"Dramatic and Immediate" Protection
From Organic Foods For Kids
Switching to organic foods provides children
"dramatic and immediate" protection from pesticides that are widely
used on a variety of crops, according to a study by a team of
federally funded scientists.
Concentrations of two organophosphate pesticides — malathion
and chlorpyrifos — declined substantially in the bodies
of elementary school-age children during a five-day period when
organic foods were substituted for conventional foods.
The two chemicals are the most commonly used insecticides in U.S.
agriculture. More than 2 million pounds were applied to California
crops in 2003, according to records of the state Department of
The health effects of exposure to minute amounts of pesticides
found in food are largely unknown, especially for children. Some
research, however, suggests that the residue may harm the developing
For 15 days, a team of environmental health scientists from the
University of Washington, Emory University and the Centers for
Disease Control and Prevention tested the urine of 23 elementary
school-age children in the Seattle area.
During the first three days and last seven days, the children
ate their normal foods. But during the middle five days, organic
items were substituted for most of their diet, including fruits,
vegetables, juices and wheat- and corn-based processed items such
as cereal and pasta.
Average levels of both pesticides in the children "decreased to
the nondetect levels immediately after the introduction of organic
diets and remained nondetectable until the conventional diets
were reintroduced," the researchers reported Thursday in the online
version of the scientific journal Environmental Health Perspectives.
When they ate organic foods, the children on average had zero
malathion detected in their urine, with a high of seven parts
per billion in one child. But when the children returned to eating
conventional foods, one child had as much as 263 parts per billion
and the average increased to 1.6 parts per billion.
For chlorpyrifos, the children had less than one part per billion
when they ate organic foods, but the average increased fivefold
as soon as they returned to their previous diet.
The findings suggest that children are exposed to organophosphate
chemicals mainly through food, not through spraying in homes or
other sources. In 2001, the U.S. Environmental Protection Agency
banned most residential uses of chlorpyrifos but has left most
agricultural uses unrestricted. Three other organophosphate pesticides
that are not widely used on farms and are more highly restricted
by the EPA were undetectable in most of the children, according
to the study, directed by Emory's Chensheng Lu.
"In conclusion," the researchers wrote, "we were able to demonstrate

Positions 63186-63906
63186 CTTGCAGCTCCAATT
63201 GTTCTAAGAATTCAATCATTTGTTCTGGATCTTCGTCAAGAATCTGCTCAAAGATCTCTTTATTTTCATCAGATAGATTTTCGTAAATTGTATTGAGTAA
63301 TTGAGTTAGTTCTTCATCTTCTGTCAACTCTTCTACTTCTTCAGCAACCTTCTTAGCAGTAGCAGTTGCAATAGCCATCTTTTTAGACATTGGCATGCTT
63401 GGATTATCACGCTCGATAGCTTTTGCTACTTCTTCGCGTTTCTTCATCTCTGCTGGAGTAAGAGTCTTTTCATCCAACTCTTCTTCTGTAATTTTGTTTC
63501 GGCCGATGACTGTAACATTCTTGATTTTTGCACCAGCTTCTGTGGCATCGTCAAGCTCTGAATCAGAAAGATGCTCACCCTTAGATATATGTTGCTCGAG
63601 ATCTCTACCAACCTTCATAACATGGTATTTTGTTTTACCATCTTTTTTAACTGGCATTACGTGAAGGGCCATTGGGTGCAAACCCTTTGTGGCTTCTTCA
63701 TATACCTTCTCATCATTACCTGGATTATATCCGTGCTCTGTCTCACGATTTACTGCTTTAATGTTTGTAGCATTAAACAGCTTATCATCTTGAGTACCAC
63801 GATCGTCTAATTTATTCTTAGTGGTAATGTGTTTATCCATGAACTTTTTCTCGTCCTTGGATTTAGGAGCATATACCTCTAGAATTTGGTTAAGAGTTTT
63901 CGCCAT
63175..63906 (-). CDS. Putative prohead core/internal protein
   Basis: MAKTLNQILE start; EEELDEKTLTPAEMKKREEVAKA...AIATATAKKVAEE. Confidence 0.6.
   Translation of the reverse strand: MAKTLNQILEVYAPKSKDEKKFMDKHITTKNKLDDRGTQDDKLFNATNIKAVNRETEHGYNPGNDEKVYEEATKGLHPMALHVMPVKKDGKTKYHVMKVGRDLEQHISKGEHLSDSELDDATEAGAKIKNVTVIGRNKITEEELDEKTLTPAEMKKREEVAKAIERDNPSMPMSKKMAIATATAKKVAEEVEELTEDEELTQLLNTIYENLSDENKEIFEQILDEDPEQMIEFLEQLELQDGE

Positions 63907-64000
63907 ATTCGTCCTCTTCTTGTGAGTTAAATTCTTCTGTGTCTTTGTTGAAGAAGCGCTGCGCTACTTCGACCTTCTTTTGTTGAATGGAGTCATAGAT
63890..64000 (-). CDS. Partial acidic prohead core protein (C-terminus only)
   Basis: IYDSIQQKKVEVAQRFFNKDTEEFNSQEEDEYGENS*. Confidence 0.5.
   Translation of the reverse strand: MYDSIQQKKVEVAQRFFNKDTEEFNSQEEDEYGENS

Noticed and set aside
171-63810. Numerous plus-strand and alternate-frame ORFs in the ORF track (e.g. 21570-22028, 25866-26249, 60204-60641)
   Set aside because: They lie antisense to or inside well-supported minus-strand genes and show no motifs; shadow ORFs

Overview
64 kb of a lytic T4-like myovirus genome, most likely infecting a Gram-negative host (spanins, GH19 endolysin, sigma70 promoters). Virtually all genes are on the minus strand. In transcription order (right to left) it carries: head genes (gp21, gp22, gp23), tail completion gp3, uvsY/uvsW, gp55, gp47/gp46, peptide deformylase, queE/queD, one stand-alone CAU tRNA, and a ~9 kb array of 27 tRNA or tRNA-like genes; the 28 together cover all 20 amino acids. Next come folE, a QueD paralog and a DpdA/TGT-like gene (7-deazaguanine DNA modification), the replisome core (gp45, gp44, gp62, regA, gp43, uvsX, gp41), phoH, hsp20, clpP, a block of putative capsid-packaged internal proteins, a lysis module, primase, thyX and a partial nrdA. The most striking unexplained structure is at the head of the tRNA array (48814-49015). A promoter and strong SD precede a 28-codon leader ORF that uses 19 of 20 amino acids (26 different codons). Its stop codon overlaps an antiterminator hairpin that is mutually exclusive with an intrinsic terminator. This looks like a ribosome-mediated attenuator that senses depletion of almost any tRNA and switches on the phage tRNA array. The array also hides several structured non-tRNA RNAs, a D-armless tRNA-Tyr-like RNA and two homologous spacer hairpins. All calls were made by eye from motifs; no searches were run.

that an organic diet provides a dramatic and immediate protective
effect against exposure to organophosphorus pesticides that are
commonly used in agricultural production."
Margaret Reeves, a staff scientist at the Pesticide Action Network
North America, based in San Francisco, said the findings were
"not surprising because we know that food is an important source
of [organophosphate] exposure. Also, we know that these
pesticides don't last very long
in the body, and you can
have a relatively quick response" to a diet change.
Pesticide manufacturers say that while low levels of residue are
detectable on many products, there is no evidence that children
are harmed by them. They say that pesticides, which are the most
highly tested and regulated chemicals in the United States, are
vital to providing an affordable and plentiful world food supply.
But Reeves said the children's study "is a pretty strong argument
that [organic food] is a good way to go, if you have access
to it and can afford it."
Organic foods can be expensive and sometimes difficult to find.
But parents can minimize their children's exposure if they substitute
organic products for those that contain the most residue. Experts
advise parents to wash produce and peel skins if they buy conventional
foods, but for foods that cannot be peeled, such as grapes and
strawberries, organic may be a wise choice.
In the late 1990s, U.S. Department of Agriculture data showed
that about 75% of foods sampled from conventionally grown crops
contained pesticide residue, compared with 23% for organic products.
The Consumers Union reported in 2000 that peaches, apples, pears,
grapes, green beans, spinach, winter squash, strawberries and
cantaloupe had the highest levels of pesticide residues. Those
with few residues included bananas, broccoli, canned peaches,
canned or frozen peas, canned or frozen corn, milk, orange juice,
apple juice and grape juice.
Thirty-five percent of peaches sampled by the USDA in 2003 contained
traces of chlorpyrifos, and 26% of the celery in 2002 had malathion
residue, according to the new study.
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